Legendary actor L.Q. Jones died yesterday at the age of 94. He appeared in some of the greatest American films ever made, and his extensive filmography (consisting of well over 100 films) features a Who’s Who of American American cinema. Jones made his film debut in the 1955 Raoul Walsh war picture Battle Cry, credited with his birth name Justus E. McQueen. The character he played was a young private named…L.Q. Jones. Soon, at the behest of the studio, the young actor changed his name to that of his character, and the rest, as they say, is history.
L.Q. Jones wasn’t a household name, and that’s a shame, because it deserved to be. Among knowledgeable cineastes he was seen as a god among men, a gifted and accomplished performer. He was one of those character actors people instantly recognize, even if they don’t know his name, as he’d been in films with the likes of Elvis Presley, Steve McQueen, and Clint Eastwood and appeared in such noted pictures as The Wild Bunch, Hang ‘Em High, and Casino. Jones even directed a couple of films, the most notable being his 1975 adaptation of the Harlan Ellison novella A Boy and His Dog, which he also wrote and produced. In addition to his 100-plus film credits, Jones also worked extensively in television, having appeared in hundreds of episodes of television on such series as Gunsmoke, Rawhide, and Perry Mason.
I’ve been writing about film for more than 20 years, and have interviewed somewhere close to 500 notable people, but L.Q. Jones was a bucket list interview for me. I did some research and tracked him down, contacting him in January 2019. I knew a lot of other writers who had been hunting him for an interview, but the trick, I found, was to look him up under his real name, Justus McQueen. It turned out he was right there in the White Pages. I found Jones to be pleasant and enjoyable to talk to, and we wound up doing this interview by telephone. This interview was simultaneously one of the easiest and most difficult I’d ever done. It was easy because Jones was a natural born storyteller with lots of credits to discuss, but difficult because there was absolutely no way to cover all the important films and notable people he’s been involved with. If I had another thousand hours to talk to him, I might have come close to achieving this. As it was, I had to be selective about what I asked and was careful to just sit back and let the man talk. He was forthright, introspective, and funny, which resulted in a terrific interview.
How would you describe the LQ Jones acting technique? Would you consider yourself a method actor?
I’ve never really thought about it. Actors are born; hell, they’re not made. We can teach you technique, but we can’t teach you to act. I’ve been this way ever since I was born. I wish I had some training, but I haven’t. I just do it. I do what seems right to me. I watch other actors. I’ve been very lucky to have worked with a lot of really good people. It would be a lie if I said I didn’t steal from them. You do. You learn, or you get out of the business. It was just a God given gift. I’ve got a modicum of talent, and I’ve been able to use it.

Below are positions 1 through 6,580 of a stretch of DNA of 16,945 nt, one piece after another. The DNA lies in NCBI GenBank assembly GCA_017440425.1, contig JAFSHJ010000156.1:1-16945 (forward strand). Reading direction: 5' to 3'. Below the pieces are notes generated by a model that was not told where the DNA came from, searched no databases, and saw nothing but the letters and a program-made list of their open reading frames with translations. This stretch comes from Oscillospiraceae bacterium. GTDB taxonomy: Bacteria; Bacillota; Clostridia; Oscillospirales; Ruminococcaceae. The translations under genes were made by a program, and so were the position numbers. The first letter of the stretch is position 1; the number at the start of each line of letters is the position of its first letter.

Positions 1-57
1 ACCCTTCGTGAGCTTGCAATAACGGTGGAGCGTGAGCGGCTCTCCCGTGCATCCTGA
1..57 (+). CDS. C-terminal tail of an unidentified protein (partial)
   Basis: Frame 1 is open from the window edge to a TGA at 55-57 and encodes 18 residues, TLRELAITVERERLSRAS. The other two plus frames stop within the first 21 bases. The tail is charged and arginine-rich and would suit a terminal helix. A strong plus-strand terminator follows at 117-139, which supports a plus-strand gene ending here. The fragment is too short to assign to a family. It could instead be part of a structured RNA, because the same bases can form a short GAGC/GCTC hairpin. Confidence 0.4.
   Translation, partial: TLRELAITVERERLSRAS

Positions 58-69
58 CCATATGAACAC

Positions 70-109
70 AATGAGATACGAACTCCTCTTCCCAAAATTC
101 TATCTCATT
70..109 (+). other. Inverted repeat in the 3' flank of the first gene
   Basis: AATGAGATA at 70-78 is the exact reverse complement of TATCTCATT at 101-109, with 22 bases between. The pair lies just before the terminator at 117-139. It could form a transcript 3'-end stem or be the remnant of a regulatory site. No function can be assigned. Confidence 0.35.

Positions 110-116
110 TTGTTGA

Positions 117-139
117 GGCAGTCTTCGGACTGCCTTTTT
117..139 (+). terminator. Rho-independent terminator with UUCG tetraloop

When you first came into the business, did any actors take you aside and give you any advice?
No, I never did. But you know, I came to the business really strangely. No one talked to me about that, but everyone was telling me what to do. I had 150 directors on the first picture! The cameraman would say, “Is that where you’re gonna stand, kid? If you wanna be Stepin Fetchit, that’s the place to stand. If you wanna be seen, you need to get your ass over here! This is your key light. This is the light for this… Pay attention to it.” The sound man said, “You’re mumbling, for Christ’s sake! Speak up!” Every person on that picture was a director. You listen to them, or you get out of the business. It’s fairly easy.
Your birth name is Justus McQueen, but you wound up taking the name LQ Jones from your character in that film, Battle Cry. How did that happen?
I’d never seen a motion picture camera before I showed up, and Raoul Walsh was the director. Had it not been for Raoul, I would never have been in the business. It was one of those things where the studio said, “If you don’t mind, we’ll change your name.” And I said, “Hell, if you write it on checks, I don’t care. Whatever pleases you thrills me plumb to death.” I spoke to Leon Uris, who was the man who wrote Battle Cry. He was having a little bit of trouble after the novel came out. I told him what they said, and he said, “Hell yes, go ahead and do it.” So I said fine. I said, “Let’s do the old gimmick. I’ll use it, and then you sue me and we’ll go to court and we’ll both get a lot of publicity.” So I changed my name, and he went off to write another novel, and I’ve never seen him since.
Everybody said, “Do it, do it, do it!” I’m sorry I did it. Would you change your name from Justus McQueen to LQ Jones?
I suppose if it was gonna make me money, I’d change it to whatever they wanted.
You’re right! [Laughs.] It wasn’t a bright move, but it was the way our business was being done at that time. And you take advantage of every little bit you can. Like I said, the old man smiled on me, and things worked.
Everybody helps. When you finish a picture—and I’ve done somewhere between 500 and 600 shows—you get the feeling you’ll never work again. You feel like everything is passing you by. But people pitched in and they helped and it all worked out. The name change helped. Raoul called other directors and said, “This kid can act.” And again, our business was changing at that point and time. Everybody was getting out of motion pictures, because they couldn’t make any money. They were going to television. I went just the opposite. Hell, for the first year or so I never even saw a television show. I just did movies.